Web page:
Not All Who Wander Are Lost

Since I am generally more of a horror fan than anything else, I admit that I miss out on great works by authors in other genres. Some months ago, there was a call for reviewers for an upcoming book by Scott Oden. I had never heard of him before, but Adrian Chamberlin (whose work I am extremely fond of) gave me the head’s up. I read the brief summary of the book and was immediately intrigued by the little I read about A Gathering of Ravens.

I responded to the call for reviewers, and was placed on the list. When the book arrived, I was extremely impressed. A Gathering of Ravens is a solid book, clocking in at 336 pages, and I found that there was nothing I would have cut out of the book. On the contrary, I would have added more to it in the form of a series, but that’s me being selfish. I didn’t want A Gathering of Ravens to end!

My apologies upfront, I will not be getting very in-depth with the plot summary. Oden packs many surprises and twists into his story, and I don’t want to deprive any readers of the joy of discovering those twists for themselves. The story begins with a young monk travelling to a monastery, guided and protected by a great warrior. They shelter for the night in a cave, coming face to face with a fierce skraelinger. (Fantasy fans might be more familiar with the term “orc”.) The skraelinger is none too happy to have anyone in his cave, even for a night. He allows them to stay, with the understanding that they will be gone come morning. When morning comes, things are not as cut and dry as they had seemed the night before, and the real journey begins.

As the reader continues, it is revealed that the story really belongs to Grimnir, the skraelinger. His quest for vengeance overtakes any other storylines and becomes the driving force of the story. His brother was murdered many years ago, and Grimnir had sworn to avenge him. Not only will Grimnir go to great lengths to make good on his oath, but everyone around him will be drawn into his quest, whether willingly or not.

A Gathering of Ravens is an amazing book. I was really upset when it ended, because there is, as yet, no announcement of it becoming a series. Oden is masterful in deceiving his audience. I was pleased to see the main character shift to Grimnir who is not likeable in a traditional sense, but has his own honor and code that he lives by. I have to admit that Oden threw me for a loop. At first he seemed to deal disrespectfully with the young monk’s Christian faith, but as I continued, I realized that much of what he wrote mirrors history. It’s no secret that the Crusades were a less than holy undertaking, no matter what they were intended to be. Oden also weaves in a deep respect for nature worship, and eventually shows that the two can co-exist and that a belief in both is no conflict. Don’t misunderstand me – Oden is in no way preachy. However, he is deft in terms of weaving the character’s various faiths and superstitions together. If anything, it adds to the three-dimensionality of the characters. They become all the more real because they are complicated, unpredictable, and a mesh of their various influences and cultures.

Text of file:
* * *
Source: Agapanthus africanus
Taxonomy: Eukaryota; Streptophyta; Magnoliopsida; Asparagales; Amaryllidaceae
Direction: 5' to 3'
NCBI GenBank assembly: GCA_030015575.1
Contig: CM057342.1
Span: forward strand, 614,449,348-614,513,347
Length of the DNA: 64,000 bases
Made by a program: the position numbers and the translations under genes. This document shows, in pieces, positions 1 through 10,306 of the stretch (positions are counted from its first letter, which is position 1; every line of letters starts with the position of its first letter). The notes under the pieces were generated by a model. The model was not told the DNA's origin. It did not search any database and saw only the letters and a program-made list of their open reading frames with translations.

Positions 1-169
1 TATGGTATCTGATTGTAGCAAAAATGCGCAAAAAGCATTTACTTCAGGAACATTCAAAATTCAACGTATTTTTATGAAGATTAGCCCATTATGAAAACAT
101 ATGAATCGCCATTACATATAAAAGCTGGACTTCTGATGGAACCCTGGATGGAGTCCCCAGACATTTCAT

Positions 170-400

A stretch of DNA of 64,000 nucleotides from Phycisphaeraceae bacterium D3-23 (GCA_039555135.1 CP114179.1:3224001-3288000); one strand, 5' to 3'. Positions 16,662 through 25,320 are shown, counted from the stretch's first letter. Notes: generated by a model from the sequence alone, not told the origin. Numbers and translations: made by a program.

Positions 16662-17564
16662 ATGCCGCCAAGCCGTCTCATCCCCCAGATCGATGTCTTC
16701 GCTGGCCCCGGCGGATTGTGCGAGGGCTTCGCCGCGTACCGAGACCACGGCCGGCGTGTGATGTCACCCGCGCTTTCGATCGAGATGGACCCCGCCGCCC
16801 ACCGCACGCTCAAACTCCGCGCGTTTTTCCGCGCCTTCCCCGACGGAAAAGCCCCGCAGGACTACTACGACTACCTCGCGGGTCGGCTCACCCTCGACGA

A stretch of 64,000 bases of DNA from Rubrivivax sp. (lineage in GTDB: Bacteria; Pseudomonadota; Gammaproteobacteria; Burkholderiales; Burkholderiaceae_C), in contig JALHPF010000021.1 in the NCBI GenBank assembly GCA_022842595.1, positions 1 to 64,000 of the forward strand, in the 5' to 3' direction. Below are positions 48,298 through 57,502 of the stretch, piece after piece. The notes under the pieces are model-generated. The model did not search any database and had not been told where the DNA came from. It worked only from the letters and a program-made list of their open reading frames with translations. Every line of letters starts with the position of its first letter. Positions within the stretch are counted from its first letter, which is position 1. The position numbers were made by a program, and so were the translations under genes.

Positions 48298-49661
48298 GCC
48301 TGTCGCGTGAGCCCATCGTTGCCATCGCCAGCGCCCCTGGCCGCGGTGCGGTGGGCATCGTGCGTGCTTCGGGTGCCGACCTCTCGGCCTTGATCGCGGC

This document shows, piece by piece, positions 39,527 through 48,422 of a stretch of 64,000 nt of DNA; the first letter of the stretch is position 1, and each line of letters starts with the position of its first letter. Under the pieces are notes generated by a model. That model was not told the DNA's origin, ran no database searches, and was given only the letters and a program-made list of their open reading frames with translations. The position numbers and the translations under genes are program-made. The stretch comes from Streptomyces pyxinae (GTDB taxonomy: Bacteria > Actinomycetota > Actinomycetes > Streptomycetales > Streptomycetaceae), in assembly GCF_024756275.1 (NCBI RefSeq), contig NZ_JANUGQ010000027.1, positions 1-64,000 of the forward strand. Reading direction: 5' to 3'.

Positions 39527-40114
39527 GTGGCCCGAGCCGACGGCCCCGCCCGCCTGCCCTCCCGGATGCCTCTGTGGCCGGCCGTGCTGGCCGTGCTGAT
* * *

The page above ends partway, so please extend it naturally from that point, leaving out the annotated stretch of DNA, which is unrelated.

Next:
Oden is a master world builder as well. There are many places where it is difficult to tell if the events are real or fake. The locations in the story vary, from the very real England, to the mythical Yggdrasil, or World Tree. It doesn’t matter where the characters are, the setting always seems real.

The supporting characters are also well written and complex. There are no superfluous characters, and all of them are more than just a vehicle to move the plot along. Oden also manages to drop hints about the character’s pasts and influences, so that the reader seamlessly gets a feel for who they are without being tossed out of the action of the book for a “backstory session”.

Overall I am very impressed with Scott Oden’s A Gathering of Ravens. It’s an amazing work of fantasy with a very real touch of both humanity and the weight of history. While reading it, I lost many hours of sleep because I didn’t want to put the book down. Oden has populated his strange world with witches, monsters, Vikings, warriors, cowards, and everything in between. It’s safe to say he’s gained another fan after writing this book!

Now for some watery terror !

An artist's visual representation of the Elder...

Cthulhu - tentacles and all. Image via Wikipedia

What a fabulous book!  “Beneath the Surface” was an amazing book!  Judging by the Cthulhu looking beauty on the cover, I thought these stories would be all about the ocean.  I was really off-base with that assumption, and all the better for it!

Almost every story in this book was a blast.  “Thorguson” by Scott Christian Carr started the anthology.  It details a submarine captain in his ship at the bottom of the ocean.  His whole crew is dead, but they’re walking around and banging on the sides of the ship.  We never find out why they died, but we do find out what they’re up to, and it’s not too pretty.  The story is written from the point of view of the captain as he faces his horrible end.  Great story!